PayTM and India Stack is turning the country cashless fast

I’ve just spent a few days in India and the inevitable discussions around Aadhaar, UPI, demonetization and more came around. Y’all may know some of this as I’ve blogged about it before but the bit that I wanted to focus upon was the demonetization position.

In November 2016, Prime Minister Narendra Modi took what many considered to be an extraordinary action and banned 500 ($7) and 1,000 ($14) rupee notes. I wrote a fair bit about it at the time, and point you to this presentation if you want to know the basics of how India has a vision to move society from physical to digital money.

The thing is that India has moved in the last decade from a technological country of poor infrastructure to one of the leaders, with a strong government vision driving the whole thing forward. As Radhika P Nair writes on Your Story:

Better still, India is now finally becoming the centre of platform innovation in certain areas. India Stack is uniquely Indian. The entire fintech wave is riding on Indian technology and the digital environment that the country is in. With Aadhaar, India Stack and UPI, India is now the hotbed of digital innovation, especially in fintech.

And points to the boom of start-up tech firms across India changing the game. Data from industry body Nasscom shows that India is home to over 5,000 tech or tech-enabled startups, making it the world’s third largest start-up ecosystem. Last year saw the launch of over 1,000 startups. India is home to over 700 advanced tech startups and this segment is witnessing a growth rate of 25-30 percent.

According to the IMF, the Indian economy is already coming out of its doldrums post-demonetization after only just over a year, to becoming the world’s fastest growing leading economy once more.*

But there’s a hidden subtext in all this that I haven’t quite figured out. When demonetization was introduced, the headline was that it was to catch the criminal trading in large notes and yet, by September 2017, 15.4 trillion rupees ($242 billion) of 500 and 1,000 rupee notes had been returned to the central bank. That was over 99% of the bills in circulation. So, there weren’t that many being used for criminal intent, some say. In fact, I would say that the real intent was not to eradicate illicit cash usage at all, but to get the economy moving over to cashless digital payments faster.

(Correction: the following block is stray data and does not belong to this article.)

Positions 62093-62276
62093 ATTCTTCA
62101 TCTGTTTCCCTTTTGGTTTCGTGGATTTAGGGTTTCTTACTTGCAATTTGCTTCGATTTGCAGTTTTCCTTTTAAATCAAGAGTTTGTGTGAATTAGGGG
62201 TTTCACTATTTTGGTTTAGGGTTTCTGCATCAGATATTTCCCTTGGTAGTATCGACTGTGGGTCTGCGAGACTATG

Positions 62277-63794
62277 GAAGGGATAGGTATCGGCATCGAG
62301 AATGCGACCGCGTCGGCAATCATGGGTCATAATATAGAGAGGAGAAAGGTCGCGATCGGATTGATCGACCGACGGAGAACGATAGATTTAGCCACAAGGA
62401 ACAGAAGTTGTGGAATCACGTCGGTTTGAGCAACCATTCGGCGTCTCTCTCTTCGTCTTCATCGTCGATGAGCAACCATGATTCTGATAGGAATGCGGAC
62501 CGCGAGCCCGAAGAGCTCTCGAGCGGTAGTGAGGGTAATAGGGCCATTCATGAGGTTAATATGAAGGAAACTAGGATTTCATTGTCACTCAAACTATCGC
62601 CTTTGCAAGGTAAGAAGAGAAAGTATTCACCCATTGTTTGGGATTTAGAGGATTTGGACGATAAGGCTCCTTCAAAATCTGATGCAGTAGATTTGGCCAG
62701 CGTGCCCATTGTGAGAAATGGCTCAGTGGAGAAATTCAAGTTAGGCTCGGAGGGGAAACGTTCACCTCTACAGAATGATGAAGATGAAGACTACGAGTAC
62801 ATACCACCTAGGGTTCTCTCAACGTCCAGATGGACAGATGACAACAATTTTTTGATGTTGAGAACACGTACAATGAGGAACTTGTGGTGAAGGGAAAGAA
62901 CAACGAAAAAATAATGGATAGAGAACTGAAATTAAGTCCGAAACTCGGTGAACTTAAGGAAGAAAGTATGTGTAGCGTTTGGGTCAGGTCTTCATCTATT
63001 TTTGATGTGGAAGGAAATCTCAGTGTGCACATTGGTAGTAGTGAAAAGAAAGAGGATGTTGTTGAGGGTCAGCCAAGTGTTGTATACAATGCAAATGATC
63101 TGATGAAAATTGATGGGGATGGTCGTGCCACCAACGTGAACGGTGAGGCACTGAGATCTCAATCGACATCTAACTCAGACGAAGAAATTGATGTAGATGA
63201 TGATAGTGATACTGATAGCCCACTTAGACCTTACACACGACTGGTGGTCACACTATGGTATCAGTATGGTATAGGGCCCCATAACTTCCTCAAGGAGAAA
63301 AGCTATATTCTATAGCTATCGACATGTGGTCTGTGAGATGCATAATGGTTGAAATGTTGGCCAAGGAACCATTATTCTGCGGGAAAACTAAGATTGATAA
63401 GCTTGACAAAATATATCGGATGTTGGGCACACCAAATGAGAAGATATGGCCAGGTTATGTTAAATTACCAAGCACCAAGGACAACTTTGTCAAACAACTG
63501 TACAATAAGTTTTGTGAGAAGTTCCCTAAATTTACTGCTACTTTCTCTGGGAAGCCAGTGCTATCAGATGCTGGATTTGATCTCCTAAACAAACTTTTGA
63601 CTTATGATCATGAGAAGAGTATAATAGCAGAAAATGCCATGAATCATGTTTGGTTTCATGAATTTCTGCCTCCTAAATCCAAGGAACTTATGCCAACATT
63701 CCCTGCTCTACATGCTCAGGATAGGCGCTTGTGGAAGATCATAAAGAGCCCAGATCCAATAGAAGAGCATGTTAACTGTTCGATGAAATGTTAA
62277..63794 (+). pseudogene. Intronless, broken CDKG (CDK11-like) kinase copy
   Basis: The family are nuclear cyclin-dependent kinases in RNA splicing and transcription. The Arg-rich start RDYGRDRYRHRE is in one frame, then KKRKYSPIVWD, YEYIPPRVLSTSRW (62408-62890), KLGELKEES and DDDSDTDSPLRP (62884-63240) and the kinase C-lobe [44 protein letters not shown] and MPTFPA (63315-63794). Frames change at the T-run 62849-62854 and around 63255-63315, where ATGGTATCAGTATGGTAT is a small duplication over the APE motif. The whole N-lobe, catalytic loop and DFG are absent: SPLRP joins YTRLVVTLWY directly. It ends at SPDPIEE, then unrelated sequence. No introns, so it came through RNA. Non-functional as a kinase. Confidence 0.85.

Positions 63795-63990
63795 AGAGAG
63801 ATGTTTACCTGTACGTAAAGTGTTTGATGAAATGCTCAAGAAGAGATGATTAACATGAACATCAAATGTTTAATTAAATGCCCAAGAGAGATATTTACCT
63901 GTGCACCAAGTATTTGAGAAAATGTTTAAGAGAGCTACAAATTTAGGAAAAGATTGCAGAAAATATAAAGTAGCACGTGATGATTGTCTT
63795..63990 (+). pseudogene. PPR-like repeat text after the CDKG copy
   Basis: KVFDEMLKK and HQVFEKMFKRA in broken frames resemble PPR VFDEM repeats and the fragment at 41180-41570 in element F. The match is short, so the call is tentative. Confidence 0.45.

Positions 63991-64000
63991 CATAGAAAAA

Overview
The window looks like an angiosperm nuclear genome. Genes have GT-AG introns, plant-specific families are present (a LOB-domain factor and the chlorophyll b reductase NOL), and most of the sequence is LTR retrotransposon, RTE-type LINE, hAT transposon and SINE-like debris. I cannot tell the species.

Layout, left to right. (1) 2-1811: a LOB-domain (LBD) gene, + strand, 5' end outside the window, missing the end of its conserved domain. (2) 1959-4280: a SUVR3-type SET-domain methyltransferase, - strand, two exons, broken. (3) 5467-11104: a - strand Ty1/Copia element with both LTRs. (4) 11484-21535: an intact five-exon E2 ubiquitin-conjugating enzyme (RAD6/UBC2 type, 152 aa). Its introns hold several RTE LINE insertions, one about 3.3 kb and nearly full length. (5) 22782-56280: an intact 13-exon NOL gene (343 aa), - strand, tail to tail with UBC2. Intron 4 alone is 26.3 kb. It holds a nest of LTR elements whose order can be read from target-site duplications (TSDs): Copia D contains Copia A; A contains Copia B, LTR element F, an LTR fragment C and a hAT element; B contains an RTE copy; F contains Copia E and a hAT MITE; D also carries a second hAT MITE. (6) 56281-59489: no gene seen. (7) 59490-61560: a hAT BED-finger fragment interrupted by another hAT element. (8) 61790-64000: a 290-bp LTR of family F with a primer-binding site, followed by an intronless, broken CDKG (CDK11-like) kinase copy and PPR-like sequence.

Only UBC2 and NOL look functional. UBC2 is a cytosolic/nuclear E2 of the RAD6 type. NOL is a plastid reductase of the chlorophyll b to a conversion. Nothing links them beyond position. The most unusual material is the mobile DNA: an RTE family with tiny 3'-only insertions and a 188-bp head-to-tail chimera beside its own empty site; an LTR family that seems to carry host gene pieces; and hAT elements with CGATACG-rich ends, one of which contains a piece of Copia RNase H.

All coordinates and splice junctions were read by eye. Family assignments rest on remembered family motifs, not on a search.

This CNBC report from late last year concurs:

How to build a cashless society? Give people no other choice from CNBC.

Certainly it seems that Indians are moving towards mobile wallets as a result of the cash crackdown. For example, I met Vijay Shekhar Sharma, founder of PayTM, last year and he told me of a vision to build the largest Indian bank for 500 million accountholders by 2020. But it wouldn’t be a traditional bank or compete with traditional banks. It would be a mobile digital first bank, offering basic banking services to Indian citizens and leveraged from their start point as a simple payments system based on QR codes, and powered by Ant Financial technologies.

My interview with Vijay is in the new book, Digital Human, but the key note I remembered was that the company had 130 million wallet users in October 2016 and that has risen to 250 million today. This has made Vijay one of India’s youngest billionaires according to Forbes Rich List:

One of the biggest beneficiaries of India’s demonetisation, Paytm has notched up 250 million registered users and 7 million transactions daily. Sharma owns 16 per cent of Paytm, which is now valued at USD 9.4 billion

And the wallet is also India’s most used on the newly completed Unified Payments Interface (UPI) platform, beating Google’s Tez which had been developed as the internet giant’s digital money play in India. PayTM processed 68 million UPI-based transactions in February, up from 33 million in December and 51 million in January.

All in all, the movement in India from cash to cashless is a wonder to behold, and the leadership of PayTM and Ant Financial in making it happen is also a wonder. In fact, it’s rather wonderful.

* Growth slowed to 6.1 percent in the first quarter of 2017 and then fell to 5.7 percent in the second quarter. Before demonetization, India registered a 7.5 percent expansion in the third quarter of 2016.

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